A film-loving friend suggested trying to imagine the definitive 70’s movie; The Great Smokey Mountain Carquake and Orangutan In a Trans-am were the (fictional) winning entries. Race with the Devil would do just as well; Jack Starrett’s 1975 horror-action hybrid attempts to capture the mid-70’s angst by fusing demonology with hard driving; the late Peter Fonda was the ideal centre for this film. Roger Marsh (Fonda) and his pal Frank (Warren Oates) grab their girls (Loretta Swit and Lara Parker) and head into the desert with their RV and motorbikes, only to come across Satanists; the result is, quite literally, a race with the devil. There’s a few staples of 70’s cinema here, from distrust of authorities to a downbeat ending, but there’s also a sense of fun; if you mash up Deliverance, Easy Rider and The Exorcist, this is exactly what you get.
(This review renosed and updated after the death of Peter Fonda in August 2019). On the back of his Easy Rider success, Hollywood didn’t know what to do with Peter Fonda, and he was shoe-horned into a number of vehicles in the hope of capturing a youth audience. Some of them, notably Race With The Devil, are great fun, and probably the best of Fonda’s work in this period is Dirty Mary, Crazy Larry. Finding a sweet spot between the road-hippie odyssey of Easy Rider and the sunny automotive destruction of Smokey and the Bandit, Dirty Mary, Crazy Larry cast Peter Fonda and Susan George as the titular ex-NASCAR driver and his girl as they evade the attentions of a corrupt sheriff and somehow strike a blow for all-American freedom by causing pile-ups and car smashes. The final helicopter chase is a high-water-mark of stunt-work, well handled by John Hough, and the ending is a absolute one-off that sticks in your mind forever. Simultaneously sociopathic and patriotic, it’s an anti-establishment drama without the politics, and shows Fonda’s free-wheeling charisma and anti-hero styling at its best.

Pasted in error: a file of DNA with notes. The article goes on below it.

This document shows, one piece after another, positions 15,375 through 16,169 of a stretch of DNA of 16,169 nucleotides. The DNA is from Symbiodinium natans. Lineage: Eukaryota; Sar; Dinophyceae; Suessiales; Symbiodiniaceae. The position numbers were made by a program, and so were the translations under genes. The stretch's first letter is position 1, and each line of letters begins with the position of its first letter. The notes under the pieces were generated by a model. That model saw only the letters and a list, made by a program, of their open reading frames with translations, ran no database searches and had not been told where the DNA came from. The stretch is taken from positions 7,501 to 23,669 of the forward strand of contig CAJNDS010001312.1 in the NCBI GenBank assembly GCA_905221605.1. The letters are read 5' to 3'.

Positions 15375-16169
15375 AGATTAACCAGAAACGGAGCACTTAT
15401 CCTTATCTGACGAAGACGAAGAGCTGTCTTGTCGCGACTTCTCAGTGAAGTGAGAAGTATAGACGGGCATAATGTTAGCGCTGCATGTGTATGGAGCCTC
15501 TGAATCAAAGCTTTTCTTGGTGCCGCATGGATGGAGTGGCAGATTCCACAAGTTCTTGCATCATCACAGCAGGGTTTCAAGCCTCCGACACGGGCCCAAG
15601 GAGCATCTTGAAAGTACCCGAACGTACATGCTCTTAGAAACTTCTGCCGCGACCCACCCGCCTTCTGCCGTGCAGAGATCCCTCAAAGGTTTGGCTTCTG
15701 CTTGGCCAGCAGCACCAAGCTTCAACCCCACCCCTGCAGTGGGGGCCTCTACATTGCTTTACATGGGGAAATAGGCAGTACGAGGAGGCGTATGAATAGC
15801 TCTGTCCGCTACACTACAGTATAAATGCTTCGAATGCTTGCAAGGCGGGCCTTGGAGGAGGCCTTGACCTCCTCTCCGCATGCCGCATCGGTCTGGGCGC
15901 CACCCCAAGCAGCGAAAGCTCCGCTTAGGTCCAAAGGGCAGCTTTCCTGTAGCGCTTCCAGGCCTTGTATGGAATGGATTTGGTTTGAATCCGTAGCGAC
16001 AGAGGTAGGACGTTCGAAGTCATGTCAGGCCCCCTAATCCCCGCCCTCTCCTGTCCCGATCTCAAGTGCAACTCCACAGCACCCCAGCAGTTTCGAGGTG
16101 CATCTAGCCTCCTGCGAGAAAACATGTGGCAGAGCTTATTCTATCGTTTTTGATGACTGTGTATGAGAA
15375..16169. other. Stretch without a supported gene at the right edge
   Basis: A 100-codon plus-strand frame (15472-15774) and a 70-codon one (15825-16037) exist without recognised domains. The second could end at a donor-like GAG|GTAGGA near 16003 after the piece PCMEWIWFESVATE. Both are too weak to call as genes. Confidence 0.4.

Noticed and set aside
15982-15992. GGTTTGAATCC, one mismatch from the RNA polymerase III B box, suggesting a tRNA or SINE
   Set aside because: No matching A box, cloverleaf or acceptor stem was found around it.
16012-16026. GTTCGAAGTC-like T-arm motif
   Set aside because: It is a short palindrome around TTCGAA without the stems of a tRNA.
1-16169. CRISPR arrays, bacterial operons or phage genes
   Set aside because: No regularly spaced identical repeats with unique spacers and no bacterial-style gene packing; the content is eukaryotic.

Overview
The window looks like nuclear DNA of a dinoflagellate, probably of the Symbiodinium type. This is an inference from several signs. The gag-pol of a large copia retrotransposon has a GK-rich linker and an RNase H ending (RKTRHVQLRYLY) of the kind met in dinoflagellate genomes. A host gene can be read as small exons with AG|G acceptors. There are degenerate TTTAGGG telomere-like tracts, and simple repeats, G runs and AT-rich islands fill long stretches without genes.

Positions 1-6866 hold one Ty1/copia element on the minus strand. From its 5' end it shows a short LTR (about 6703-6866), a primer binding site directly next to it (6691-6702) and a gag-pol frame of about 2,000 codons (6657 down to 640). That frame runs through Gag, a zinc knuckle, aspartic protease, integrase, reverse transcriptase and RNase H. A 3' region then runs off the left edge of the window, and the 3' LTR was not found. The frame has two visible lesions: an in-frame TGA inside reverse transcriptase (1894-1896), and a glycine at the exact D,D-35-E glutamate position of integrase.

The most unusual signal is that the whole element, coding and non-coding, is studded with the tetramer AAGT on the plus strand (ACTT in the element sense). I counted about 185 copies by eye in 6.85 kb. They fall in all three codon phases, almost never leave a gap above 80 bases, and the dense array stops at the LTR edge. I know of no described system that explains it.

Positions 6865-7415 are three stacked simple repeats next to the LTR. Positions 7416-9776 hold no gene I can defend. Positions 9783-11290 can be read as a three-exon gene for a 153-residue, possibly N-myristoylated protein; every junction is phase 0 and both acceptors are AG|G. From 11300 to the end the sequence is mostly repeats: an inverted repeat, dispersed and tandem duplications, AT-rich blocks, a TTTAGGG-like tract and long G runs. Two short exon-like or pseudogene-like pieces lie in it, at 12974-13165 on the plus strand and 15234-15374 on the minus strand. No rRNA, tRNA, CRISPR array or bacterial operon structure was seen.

Although the much discussed remake of Westworld has travelled a much more high-brow road, the original has a special place in pop culture, notably taking Yul Brynner’s cowboy from The Magnificent Seven and repositioning him as a terminator-style robot, bent on hunting down two tourists (Richard Benjamin and James Brolin) in the futuristic Delos theme park. This sequel expands the Delos universe to reveal a plot for taking over the world with strategically placed robots, with Peter Fonda as the journalist uncovering the conspiracy. Blythe Danner provides colourful support, and there’s a surreal dream sequence in which she imagines herself romantically stalked by Brynner’s robot. Futureworld is a sloppier proposition than the original film, but certainly has its moment of surreal charm, not least for the early CGI, quite literally in the form of the hand of Pixar exec Ed Catmull.